When cannabis dispensaries started popping up in Washington State, Mirsky began to bring in cannabis clients as well. This is when he started a company called Online Marijuana Design in 2009, which has since rebranded as Wick & Mortar.
Early on, Mirsky’s relationship with his clients in the cannabis industry quickly blossomed into something much more than graphic design work.
“I was also able to teach them something about branding and something that they didn’t know about their company,” Mirsky explains.
“So that is what’s made me and Wick & Mortar a preferred choice in the industry because we have the heritage and lineage of legacy brands in the space, but we also understand the present and the future [of this industry] and so that’s what helps us guide our clients towards successful solutions.”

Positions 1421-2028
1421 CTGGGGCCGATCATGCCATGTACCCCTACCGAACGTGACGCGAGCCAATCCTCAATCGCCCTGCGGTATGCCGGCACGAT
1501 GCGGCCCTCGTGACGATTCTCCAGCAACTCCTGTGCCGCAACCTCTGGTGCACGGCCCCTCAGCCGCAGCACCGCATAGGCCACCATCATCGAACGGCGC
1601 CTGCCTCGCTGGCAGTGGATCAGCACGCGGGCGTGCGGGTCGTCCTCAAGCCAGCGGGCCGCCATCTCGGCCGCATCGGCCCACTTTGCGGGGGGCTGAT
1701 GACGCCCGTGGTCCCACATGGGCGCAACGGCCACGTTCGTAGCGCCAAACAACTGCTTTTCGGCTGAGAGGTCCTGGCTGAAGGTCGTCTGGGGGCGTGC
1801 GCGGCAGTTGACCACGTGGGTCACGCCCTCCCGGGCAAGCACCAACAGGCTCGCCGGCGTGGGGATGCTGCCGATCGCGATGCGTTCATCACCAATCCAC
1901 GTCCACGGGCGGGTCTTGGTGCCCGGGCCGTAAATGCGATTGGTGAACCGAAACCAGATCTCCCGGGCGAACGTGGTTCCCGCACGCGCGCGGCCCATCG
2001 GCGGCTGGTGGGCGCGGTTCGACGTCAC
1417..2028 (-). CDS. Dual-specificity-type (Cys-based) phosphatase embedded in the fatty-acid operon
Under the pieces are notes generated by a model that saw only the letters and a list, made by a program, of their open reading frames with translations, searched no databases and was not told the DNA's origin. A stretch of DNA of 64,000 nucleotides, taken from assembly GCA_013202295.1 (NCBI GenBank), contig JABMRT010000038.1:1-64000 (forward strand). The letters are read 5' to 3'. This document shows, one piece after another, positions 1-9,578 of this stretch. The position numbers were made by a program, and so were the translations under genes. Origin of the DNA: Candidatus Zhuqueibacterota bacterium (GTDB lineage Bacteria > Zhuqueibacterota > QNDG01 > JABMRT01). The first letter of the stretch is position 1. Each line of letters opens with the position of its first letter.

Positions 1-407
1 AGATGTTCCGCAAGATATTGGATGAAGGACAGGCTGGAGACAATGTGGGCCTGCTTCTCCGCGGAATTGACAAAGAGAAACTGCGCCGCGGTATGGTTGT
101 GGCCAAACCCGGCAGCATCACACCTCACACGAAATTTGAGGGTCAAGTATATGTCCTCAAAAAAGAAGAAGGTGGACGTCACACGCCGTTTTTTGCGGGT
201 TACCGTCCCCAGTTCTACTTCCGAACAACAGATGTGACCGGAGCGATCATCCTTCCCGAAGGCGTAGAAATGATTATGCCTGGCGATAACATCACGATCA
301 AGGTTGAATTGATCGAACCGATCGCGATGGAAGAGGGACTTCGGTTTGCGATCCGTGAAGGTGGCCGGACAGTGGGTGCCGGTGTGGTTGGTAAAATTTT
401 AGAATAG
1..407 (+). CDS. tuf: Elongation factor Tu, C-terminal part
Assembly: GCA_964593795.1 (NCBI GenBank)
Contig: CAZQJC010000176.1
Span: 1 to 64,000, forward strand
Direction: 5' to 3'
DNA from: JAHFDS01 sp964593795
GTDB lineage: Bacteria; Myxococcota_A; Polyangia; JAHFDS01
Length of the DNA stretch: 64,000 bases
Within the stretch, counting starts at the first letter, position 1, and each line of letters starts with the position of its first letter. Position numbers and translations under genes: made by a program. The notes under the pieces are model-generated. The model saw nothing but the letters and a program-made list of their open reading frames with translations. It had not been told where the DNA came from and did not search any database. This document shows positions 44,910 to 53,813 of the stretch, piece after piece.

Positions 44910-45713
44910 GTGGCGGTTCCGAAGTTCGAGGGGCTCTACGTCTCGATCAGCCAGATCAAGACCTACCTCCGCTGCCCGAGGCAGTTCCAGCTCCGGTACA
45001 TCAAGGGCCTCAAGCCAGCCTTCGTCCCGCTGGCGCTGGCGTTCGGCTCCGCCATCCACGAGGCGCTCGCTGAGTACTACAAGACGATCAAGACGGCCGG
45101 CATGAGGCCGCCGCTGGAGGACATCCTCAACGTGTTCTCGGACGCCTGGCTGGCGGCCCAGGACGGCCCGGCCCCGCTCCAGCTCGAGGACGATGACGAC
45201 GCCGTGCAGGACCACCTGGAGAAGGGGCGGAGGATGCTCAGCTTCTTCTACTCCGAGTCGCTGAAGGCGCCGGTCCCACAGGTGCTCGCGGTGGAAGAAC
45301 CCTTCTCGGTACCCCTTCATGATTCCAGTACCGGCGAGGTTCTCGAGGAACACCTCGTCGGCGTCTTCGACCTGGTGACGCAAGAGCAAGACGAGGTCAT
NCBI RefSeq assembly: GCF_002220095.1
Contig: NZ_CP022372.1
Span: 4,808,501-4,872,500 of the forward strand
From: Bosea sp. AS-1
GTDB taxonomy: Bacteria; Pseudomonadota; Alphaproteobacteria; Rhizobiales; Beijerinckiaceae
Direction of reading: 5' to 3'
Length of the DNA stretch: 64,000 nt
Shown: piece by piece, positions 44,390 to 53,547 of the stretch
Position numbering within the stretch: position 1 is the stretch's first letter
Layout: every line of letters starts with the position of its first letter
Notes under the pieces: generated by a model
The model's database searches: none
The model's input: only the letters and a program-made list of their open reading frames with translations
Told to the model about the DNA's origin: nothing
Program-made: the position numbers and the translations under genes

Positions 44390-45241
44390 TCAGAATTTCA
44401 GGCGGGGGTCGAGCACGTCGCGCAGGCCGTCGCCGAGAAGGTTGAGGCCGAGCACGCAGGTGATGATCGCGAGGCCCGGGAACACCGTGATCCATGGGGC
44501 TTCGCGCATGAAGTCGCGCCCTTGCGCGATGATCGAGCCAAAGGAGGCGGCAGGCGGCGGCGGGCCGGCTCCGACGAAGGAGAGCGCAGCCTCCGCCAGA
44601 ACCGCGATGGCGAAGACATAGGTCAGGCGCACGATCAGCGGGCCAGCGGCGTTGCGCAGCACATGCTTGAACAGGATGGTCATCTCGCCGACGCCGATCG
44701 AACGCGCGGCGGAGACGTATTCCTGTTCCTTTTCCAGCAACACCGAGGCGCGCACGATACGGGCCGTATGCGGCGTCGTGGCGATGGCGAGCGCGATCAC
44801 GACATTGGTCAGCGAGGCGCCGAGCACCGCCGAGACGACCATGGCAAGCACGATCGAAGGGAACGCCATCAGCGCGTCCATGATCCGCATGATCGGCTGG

When Mirsky decided to rebrand from Online Marijuana Design to a full-service agency as Wick & Mortar, it was a big decision that catapulted him into new levels of industry success.
“Rebranding to Wick & Mortar was huge for us. It certainly made an impact on the type of client that we started to attract,” Mirsky notes, adding that even though he suspected this would happen, it didn’t make rebranding any easier.
“Rebranding is really tough when you’re already six or seven years deep and you’ve got all of this stress, and you already rank on the first page of Google for everything related to your subject matter.”
Mirsky and his team documented their entire rebranding process, turning it into a comprehensive guide and video series, which inspired a lot of other players across the cannabis industry to reconsider their own branding strategy.